This is really useful if you find yourself using `--skip` or `--no-skip` flags and installing specific gems every time you create a new Rails application.
Since I switched to Rails from .NET last year, I must have created at least 20-30 projects for learning, experiments, and side projects. I had a text file that documented all the gems I wanted to install for a fresh Rails app. Every time I created a new project, I used to go through the file to install all the gems I wanted.
~/.railsrc file, you don’t need to do that. Rails will do it for you.
Here’s how it works.
First, create the
.railsrc file in your home directory.
Add whatever options you want in this file. For example,
To see all the available options to configure the Rails app, type
rails in a non-rails directory.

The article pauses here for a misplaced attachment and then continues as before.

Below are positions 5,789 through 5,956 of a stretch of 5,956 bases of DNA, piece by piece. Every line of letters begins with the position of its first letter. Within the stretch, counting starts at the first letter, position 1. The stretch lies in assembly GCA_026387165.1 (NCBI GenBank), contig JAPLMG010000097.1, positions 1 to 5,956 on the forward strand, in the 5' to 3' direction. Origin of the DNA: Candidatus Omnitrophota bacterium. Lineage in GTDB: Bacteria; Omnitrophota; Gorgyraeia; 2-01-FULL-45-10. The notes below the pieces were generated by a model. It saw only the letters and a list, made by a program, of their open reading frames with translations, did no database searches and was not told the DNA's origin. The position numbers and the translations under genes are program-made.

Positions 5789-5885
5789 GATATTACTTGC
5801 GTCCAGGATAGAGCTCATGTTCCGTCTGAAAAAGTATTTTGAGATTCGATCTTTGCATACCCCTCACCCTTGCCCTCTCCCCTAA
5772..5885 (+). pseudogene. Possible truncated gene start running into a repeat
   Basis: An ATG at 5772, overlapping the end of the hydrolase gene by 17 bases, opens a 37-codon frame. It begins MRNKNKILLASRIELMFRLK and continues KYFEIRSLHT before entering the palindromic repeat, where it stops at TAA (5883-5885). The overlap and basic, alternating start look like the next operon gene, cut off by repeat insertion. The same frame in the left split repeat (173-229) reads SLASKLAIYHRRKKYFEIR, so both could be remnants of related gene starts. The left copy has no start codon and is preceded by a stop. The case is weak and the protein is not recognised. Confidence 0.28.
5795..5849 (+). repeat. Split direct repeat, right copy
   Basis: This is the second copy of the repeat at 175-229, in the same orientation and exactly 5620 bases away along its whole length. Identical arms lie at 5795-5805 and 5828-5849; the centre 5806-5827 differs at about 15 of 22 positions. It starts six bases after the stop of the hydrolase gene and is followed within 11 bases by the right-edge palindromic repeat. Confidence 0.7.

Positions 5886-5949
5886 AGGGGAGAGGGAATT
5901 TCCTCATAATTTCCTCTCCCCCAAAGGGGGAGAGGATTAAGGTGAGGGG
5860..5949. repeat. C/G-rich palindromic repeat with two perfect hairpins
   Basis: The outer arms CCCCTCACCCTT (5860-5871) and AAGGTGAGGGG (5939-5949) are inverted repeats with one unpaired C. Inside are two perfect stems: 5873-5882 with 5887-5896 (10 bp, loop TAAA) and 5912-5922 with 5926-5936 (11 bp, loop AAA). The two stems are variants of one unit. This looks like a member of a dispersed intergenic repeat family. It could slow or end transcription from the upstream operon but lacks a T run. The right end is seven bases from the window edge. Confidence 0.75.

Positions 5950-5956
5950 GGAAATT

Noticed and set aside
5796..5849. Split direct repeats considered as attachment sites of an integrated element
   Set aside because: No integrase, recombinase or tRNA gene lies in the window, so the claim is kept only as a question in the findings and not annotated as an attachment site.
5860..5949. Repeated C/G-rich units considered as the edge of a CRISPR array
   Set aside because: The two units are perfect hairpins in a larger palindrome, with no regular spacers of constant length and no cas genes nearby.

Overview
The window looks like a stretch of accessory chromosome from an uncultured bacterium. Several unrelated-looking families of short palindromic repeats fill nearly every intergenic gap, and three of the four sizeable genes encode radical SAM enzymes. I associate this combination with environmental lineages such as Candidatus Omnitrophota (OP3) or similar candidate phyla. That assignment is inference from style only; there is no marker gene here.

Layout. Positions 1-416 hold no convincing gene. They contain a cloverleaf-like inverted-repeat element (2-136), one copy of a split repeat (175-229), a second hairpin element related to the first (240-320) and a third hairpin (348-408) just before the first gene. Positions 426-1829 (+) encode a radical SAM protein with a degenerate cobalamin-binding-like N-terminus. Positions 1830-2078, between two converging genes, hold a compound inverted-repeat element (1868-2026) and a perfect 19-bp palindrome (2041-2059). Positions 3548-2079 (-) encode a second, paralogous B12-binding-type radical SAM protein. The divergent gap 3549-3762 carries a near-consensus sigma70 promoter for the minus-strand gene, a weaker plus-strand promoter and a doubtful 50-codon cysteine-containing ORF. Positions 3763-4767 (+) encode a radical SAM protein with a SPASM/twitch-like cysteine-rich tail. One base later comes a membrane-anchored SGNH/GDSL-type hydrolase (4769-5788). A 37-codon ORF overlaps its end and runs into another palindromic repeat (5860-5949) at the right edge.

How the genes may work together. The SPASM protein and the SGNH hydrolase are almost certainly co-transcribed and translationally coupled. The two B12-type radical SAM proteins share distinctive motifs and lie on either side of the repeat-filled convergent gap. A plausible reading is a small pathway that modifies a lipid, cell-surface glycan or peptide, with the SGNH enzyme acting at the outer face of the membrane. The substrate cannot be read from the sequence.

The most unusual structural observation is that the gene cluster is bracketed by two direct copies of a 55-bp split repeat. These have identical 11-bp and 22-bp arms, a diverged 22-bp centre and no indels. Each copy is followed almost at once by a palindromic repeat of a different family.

➜ rails Usage: rails new APP_PATH [options] Options: [--skip-namespace], [--no-skip-namespace] # Skip namespace (affects only isolated engines) [--skip-collision-check], [--no-skip-collision-check] # Skip collision check -r, [--ruby=PATH] # Path to the Ruby binary of your choice # Default: /Users/akshay/.rbenv/versions/3.1.0/bin/ruby -m, [--template=TEMPLATE] # Path to some application template (can be a filesystem path or URL) -d, [--database=DATABASE] # Preconfigure for selected database ...
Install Gems Using a Template
To pre-configure the gems you’d like to install, create a
gem_group :development, :test do gem 'dotenv-rails' gem 'factory_bot_rails' end gem_group :development do gem 'annotate' gem 'better_errors' gem 'binding_of_caller' gem 'pry-byebug' end
Now add the path to the template at the end of your
~/.railsrc file, so the configuration file can use it.
That’s it. The next time you run
rails new app, Rails will use the configuration file along with the
Gemfile template to create your application just like you want.
Pretty cool, right?
Let me know what you think in the comments below. If you already use a Rails config file, feel free to share your configuration!